The EFF’s long weekend swung from a peaceful love-in to angry hate-fest to smiling hug-a-thon. Disgruntled delegates were no longer burning apparel, and exhausted Fighters filled the hall to get a classic dose of Juju. They weren’t disappointed. He’s after the mines, and he’s after the banks—and he’s coming for them in 2015. By RICHARD POPLAK.
“It’s been a hectic year,” said Julius Sello Malema as he closed his party’s First People’s Assembly. Yeah, no kidding. From zeroes to heroes at warp speed, Malema and his merry band of revolutionaries have come to define the political space as no other upstart movement in this country’s (admittedly short) political history. Nuclear politics: light fuse, quote Marx, observe mushroom cloud.
The last time he left Mangaung, Malema was another of Zuma’s casualties, shipped off to the political cryogenic freezer where he was supposed to be experimented on by future generations, a textbook case of later-stage ANC-itis. Instead, he re-animated himself, and became another South African Lazarus. This time, he left as the president of his own—by which I mean his own—party, jacked up on the democratic amphetamines of an electoral assembly, ready to take on the universe.
Photo: Julius Malema votes at the EFF’s first National People’s Assembly on Tuesday bringing the conference to an end. (Greg Nicolson)
Malema opened the conference on Sunday with a business-like speech. He closed it on Reconciliation Day with a genuine work of oratory. “I want to congratulate you,” he roared, “for a well behaved conference.” All of the very real political jostling that threatened to sour the process yesterday? All of the lighters sparking up, burning lists and hats and tempers? It was a dream, a chimera, the creation of hacks desperate for a story. Those Fighters that walked out of the delegate nominations because it all seemed rigged? “They are back,” said Malema. (Many were not.) “All of those chanting yesterday during elections, we forgive you. We know that elections can be emotional. You have disappointed the enemy.”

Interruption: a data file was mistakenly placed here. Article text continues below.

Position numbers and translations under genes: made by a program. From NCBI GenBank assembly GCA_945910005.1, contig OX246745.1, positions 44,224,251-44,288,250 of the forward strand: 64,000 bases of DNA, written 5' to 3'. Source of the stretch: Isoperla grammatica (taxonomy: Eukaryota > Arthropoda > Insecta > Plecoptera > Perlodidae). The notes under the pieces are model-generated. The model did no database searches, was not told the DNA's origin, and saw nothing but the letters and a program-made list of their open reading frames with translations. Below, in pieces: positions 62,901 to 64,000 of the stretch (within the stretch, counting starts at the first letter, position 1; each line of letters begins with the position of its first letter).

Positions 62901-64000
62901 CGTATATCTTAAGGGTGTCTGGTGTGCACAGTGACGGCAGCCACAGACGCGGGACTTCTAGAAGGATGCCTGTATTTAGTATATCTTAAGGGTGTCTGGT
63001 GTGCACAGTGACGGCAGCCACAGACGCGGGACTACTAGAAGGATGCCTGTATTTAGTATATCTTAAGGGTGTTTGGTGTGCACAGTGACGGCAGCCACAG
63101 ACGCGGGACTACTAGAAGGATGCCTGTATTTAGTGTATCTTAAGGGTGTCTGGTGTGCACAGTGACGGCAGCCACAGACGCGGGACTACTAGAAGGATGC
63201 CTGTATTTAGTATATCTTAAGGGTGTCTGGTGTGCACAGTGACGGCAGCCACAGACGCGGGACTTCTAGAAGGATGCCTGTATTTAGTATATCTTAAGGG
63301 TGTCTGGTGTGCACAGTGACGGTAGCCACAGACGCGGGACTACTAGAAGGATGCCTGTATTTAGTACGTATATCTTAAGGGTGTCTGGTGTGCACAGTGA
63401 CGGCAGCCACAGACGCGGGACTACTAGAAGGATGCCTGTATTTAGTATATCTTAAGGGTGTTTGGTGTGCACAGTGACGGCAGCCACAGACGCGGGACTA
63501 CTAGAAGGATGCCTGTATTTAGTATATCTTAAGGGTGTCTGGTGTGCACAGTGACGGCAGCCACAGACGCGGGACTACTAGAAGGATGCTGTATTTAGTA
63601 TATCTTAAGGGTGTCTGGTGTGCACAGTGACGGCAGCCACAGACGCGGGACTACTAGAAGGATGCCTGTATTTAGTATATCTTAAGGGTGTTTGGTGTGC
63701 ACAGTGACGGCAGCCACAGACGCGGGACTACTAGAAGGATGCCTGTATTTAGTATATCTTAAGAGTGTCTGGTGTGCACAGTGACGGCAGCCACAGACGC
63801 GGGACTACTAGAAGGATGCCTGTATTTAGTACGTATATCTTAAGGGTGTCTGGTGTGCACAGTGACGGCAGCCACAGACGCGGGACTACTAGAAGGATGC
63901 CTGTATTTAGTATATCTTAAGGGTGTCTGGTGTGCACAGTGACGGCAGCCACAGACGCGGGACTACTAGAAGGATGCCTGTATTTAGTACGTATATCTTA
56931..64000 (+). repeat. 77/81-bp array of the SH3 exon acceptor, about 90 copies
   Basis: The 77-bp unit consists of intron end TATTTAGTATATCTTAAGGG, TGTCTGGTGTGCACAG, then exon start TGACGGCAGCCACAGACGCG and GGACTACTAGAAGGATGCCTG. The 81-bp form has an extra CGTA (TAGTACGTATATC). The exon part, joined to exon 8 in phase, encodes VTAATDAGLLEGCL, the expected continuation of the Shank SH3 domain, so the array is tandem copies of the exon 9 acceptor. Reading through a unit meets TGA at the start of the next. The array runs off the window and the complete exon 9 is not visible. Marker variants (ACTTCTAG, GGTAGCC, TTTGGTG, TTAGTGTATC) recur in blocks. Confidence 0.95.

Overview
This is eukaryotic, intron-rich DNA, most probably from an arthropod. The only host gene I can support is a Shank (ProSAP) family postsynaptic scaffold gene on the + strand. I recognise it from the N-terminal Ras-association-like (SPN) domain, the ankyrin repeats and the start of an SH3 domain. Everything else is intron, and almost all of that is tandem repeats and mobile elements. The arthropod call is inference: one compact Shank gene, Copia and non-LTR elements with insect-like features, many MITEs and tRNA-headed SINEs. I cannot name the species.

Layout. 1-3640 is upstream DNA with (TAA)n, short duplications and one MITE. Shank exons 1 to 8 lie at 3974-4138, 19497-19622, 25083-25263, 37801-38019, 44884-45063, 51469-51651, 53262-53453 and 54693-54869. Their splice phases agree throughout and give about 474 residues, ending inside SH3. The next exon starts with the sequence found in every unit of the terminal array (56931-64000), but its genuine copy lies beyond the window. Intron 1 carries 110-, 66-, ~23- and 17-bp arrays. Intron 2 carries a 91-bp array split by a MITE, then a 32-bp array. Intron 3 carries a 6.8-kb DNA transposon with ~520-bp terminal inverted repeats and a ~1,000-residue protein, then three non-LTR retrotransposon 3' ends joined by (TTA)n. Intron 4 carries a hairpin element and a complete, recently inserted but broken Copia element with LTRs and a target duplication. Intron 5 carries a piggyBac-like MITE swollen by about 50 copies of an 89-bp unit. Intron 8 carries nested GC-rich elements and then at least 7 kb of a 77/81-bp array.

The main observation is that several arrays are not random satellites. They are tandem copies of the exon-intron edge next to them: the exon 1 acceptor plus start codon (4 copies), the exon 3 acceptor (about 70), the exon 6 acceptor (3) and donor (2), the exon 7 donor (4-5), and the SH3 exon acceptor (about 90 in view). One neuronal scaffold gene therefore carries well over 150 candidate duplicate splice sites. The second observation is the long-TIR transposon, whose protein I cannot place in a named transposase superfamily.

These huggy Mandela-isms were a smart countermeasure to a rare mis-step. On the first day of the conference, Malema had underplayed the inevitable discord that was bound to rip through this conference, and issued stern warnings to those who “dared” to misbehave. A few rebel Fighters took his dare, and now there’s a whole bunch of mopping up to do in Gauteng and the Western Cape, members of which did not get their preferred delegates elected. Had Malema recognized the inevitability of trouble, the trouble wouldn’t have read like trouble, but politics as usual. There was no violence, and nothing except feelings were hurt. But those feelings were really hurt. No matter, it was all the media’s fault. “Find good mentors,” he warned us.
As far as prominent EFF MPs Andile Mngxitama and Khanyisile Litchfield-Tshabalala were concerned, both having declined their nominations on what appeared to be points of principle? “It is [their] call. No one is going to deal with you. We are a living organisation.”
Photo: EFF’s first large-scale conference ended on Tuesday with leaders declaring it a success. (Greg Nicolson)
This was the end of the housekeeping. Next, it was time for some home renovations. Malema reached for his sledgehammer and took a swing: “We are going to occupy the unoccupied land,” he promised. He informed Fighters that a legal fund would be established to protect those engaged in acts of civil disobedience, and was very specific about what constitutes civil disobedience during capitalism’s twilight years.
“Why are you not occupying the mines?” he asked, incredulous. “If it means jail, so be it. If it means death, so be it.” Malema spent a moment whipping his favourite dray horse, the billionaire Patrice Motsepe. “Any mine that has a high profile BEE, that must be the one that it is occupied. The time,” he roared, “for the Revolution is now!”